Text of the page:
This often results in the celebration of hyper-masculinity in and out of rounds. When good male debaters win tournaments off bullying womxn in crossfire or ridiculing them in speeches, it positively reinforces that same behavior throughout all levels of debate. When there is no means for womxn to penetrate bro-y debate guy groupchats, there is no mechanism to end the extreme objectification and gossip of and surrounding femxle debaters that exists within them. When you’re never hitting the femxle first speaker, just her perceptually dominant male partner, it undermines her ownership of her success and the work that she put into getting herself to that round. (By the way, how come when we look to celebrate powerhouse femxle debaters it’s only ever the ones that speak second? Is it because we perceive her to somehow be working harder by fulfilling a position typically occupied by a male? Femxle first speakers contribute just as much — sometimes more — and deserve to be celebrated equally.)

Now to get to question people love to ask: “So, what the hell are we supposed to do about it?”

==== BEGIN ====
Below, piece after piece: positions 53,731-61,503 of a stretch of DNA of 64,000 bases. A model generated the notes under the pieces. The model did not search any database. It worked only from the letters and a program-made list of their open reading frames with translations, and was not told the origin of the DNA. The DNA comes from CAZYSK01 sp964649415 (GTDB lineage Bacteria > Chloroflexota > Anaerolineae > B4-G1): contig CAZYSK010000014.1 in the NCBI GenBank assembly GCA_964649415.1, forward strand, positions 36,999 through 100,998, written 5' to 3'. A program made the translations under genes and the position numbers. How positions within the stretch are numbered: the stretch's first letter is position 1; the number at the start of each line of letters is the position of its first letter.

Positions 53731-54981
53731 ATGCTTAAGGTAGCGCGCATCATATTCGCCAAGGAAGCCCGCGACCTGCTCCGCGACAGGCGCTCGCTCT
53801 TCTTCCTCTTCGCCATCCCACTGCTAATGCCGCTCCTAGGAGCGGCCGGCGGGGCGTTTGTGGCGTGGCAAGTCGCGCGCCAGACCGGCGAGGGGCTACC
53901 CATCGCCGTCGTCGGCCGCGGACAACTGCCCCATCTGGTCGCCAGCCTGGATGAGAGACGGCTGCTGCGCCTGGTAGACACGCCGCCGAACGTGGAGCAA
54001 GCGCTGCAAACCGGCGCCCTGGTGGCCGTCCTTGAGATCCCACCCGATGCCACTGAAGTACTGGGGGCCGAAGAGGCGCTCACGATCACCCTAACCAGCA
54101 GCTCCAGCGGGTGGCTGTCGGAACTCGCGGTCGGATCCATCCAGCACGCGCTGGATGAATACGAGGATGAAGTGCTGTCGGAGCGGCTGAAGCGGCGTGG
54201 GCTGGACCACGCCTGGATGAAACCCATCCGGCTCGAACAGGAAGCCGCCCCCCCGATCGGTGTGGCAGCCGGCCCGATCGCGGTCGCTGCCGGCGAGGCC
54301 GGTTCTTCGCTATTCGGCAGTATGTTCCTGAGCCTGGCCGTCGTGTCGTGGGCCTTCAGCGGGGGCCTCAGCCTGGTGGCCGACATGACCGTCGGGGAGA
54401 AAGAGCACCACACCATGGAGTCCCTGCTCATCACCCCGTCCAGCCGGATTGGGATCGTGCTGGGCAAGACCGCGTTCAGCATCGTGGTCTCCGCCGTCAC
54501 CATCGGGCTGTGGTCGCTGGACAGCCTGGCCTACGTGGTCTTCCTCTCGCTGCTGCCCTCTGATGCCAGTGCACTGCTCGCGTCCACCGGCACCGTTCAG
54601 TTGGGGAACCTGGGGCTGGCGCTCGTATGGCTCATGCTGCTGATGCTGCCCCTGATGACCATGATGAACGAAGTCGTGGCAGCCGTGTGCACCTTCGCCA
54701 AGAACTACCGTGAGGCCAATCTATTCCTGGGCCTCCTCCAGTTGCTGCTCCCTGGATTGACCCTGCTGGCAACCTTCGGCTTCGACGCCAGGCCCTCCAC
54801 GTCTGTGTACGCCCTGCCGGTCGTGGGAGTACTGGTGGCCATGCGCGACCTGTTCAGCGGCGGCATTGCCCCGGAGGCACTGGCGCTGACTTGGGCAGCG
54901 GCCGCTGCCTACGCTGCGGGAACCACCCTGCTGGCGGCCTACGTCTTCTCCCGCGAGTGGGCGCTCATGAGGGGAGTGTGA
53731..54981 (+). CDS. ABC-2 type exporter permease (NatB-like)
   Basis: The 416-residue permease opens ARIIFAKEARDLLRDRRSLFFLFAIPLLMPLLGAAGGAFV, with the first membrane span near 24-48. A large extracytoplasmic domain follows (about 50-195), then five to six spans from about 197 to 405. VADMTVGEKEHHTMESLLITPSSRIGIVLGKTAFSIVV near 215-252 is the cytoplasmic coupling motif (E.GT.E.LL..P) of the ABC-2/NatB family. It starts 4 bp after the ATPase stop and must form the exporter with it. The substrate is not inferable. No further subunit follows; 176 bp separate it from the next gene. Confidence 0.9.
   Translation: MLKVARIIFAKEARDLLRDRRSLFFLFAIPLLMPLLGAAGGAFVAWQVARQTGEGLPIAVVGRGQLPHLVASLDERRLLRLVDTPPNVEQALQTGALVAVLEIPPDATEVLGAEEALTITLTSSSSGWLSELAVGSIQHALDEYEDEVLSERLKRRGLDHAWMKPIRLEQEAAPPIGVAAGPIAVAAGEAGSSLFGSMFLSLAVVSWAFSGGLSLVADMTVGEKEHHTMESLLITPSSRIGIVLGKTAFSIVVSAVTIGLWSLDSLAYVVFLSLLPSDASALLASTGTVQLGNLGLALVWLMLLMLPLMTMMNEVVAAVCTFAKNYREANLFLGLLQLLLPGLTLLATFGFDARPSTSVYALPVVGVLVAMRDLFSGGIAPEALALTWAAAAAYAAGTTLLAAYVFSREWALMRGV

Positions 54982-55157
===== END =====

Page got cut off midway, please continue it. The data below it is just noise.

In my humble opinion, here’s a few suggestions:

  1. Ensure equality of opportunity. When top labs at camps are filled time and time again with majority men, we need to step back and ask ourselves why. Camps ought to make concerted efforts to not only showcase diversity through workshops and panels, but also to interweave it by making sure labs have equal gender representation and staff is likewise diverse. Schools should also take this into account when hiring coaching staff. This means perhaps forgoing someone of superior experience or achievement and taking a chance on a candidate who offers a new perspective. Although I know that can be a tough ask, it’s the only way we can start tackling issues of representation starting at the highest levels of the community.